• Enhanced data protection: This is probably why you bought your QNAP NAS in the first place, but without an off-site backup, your on-site data, including data on your individual workstations and your NAS, is susceptible to data loss. Natural disasters could wipe out your machines, your NAS, and any other backups you might store locally. While QNAP has on-board utilities that allow you to revert to a previous backup, your NAS is still connected to your network and susceptible to ransomware. And finally, the hard drives in your NAS can fail. Because your NAS is likely set up in a RAID configuration, one drive failure might not affect your data. But, while one drive is down, your data is at a higher risk. If another drive were to fail, you could lose data. Keeping on off-site backup in cloud storage helps you avoid this fate.
  • Accessibility: With your data in the cloud, your backups are accessible from anywhere. If you’re away from your desk or office and you need to retrieve a file, you can simply log in to your cloud instance and pull that file down.
  • Security: Cloud vendors typically protect customer data by encrypting it as it travels to its final destination and/or when it is at rest on the vendors’ storage servers. Encryption protocols differ between cloud vendors, so make sure to understand them as you’re evaluating cloud providers, especially if you have specific security requirements.
  • Automation: Your QNAP NAS comes with a built-in backup utility so you can set your cloud backup schedule in advance and avoid human error (like forgetting to back up) in the future.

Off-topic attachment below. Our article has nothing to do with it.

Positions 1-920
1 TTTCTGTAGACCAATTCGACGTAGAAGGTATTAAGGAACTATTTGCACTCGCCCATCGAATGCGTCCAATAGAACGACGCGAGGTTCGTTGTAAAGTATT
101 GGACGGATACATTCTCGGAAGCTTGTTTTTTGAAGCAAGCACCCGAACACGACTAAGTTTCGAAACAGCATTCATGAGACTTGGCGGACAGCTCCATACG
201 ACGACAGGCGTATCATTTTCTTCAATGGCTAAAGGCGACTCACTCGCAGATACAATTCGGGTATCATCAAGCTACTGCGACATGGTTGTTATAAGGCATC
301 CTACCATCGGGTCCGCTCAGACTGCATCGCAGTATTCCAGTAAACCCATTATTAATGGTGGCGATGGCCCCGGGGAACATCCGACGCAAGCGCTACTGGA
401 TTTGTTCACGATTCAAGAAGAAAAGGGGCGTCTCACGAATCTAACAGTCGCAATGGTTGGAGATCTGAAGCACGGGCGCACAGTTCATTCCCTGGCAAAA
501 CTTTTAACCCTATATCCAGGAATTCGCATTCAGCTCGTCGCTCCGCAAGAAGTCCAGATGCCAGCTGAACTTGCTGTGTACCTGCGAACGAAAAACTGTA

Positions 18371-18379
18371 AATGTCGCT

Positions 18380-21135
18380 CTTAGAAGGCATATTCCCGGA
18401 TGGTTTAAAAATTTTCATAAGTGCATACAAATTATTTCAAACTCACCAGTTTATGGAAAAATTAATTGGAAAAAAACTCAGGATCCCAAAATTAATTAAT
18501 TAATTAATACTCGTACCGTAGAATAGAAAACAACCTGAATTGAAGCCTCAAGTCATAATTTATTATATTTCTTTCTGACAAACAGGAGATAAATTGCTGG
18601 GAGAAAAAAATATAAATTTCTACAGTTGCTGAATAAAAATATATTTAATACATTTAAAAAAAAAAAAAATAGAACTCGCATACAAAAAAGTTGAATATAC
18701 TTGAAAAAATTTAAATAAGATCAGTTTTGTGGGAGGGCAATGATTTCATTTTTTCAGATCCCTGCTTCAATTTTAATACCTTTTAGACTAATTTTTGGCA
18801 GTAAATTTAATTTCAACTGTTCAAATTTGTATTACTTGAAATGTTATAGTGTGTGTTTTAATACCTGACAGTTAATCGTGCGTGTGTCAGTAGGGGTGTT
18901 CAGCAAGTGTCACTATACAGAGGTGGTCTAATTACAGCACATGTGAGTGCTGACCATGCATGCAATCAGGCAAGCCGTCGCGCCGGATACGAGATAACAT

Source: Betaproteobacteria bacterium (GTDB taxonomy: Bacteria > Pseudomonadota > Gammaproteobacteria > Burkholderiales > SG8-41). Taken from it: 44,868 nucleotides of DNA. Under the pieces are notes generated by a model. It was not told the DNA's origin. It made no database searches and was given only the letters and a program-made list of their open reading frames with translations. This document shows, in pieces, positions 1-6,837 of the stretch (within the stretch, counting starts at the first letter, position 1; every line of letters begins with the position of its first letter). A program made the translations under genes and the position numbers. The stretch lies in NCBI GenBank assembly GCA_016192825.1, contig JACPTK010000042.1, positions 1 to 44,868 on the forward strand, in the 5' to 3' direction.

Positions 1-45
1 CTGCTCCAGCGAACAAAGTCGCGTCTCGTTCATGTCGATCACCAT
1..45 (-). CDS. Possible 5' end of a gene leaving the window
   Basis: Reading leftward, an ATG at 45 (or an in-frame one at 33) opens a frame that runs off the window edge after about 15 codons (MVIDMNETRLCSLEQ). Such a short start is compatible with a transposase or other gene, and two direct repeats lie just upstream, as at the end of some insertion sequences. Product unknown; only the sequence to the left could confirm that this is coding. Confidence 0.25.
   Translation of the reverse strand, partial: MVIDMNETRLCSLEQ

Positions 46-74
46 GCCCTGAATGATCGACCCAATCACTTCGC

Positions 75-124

• Scalability: As your data grows, your cloud backups grow with it. With cloud storage, there’s no need to invest in or maintain additional hardware to ensure your data is properly backed up.

Options for Backing Up Your QNAP NAS

QNAP offers a few different methods for backing up your NAS, including:

  1. Snapshot: All QNAP devices come with Snapshot built in. Snapshots are essentially images of your complete QNAP NAS at a given point in time. The utility allows you to set a Snapshot schedule so backups are automated. The Snapshots are stored on the same QNAP NAS, but outside the volume. This means Snapshots don’t take up space on the volume you use for storing your data. Snapshots enable fast restores, but don’t constitute a complete 3-2-1 backup strategy because the data is located in the same physical location. For that, the utility offers the Snapshot Replica feature which enables you to copy your Snapshots to external devices like a remote server, but not the cloud.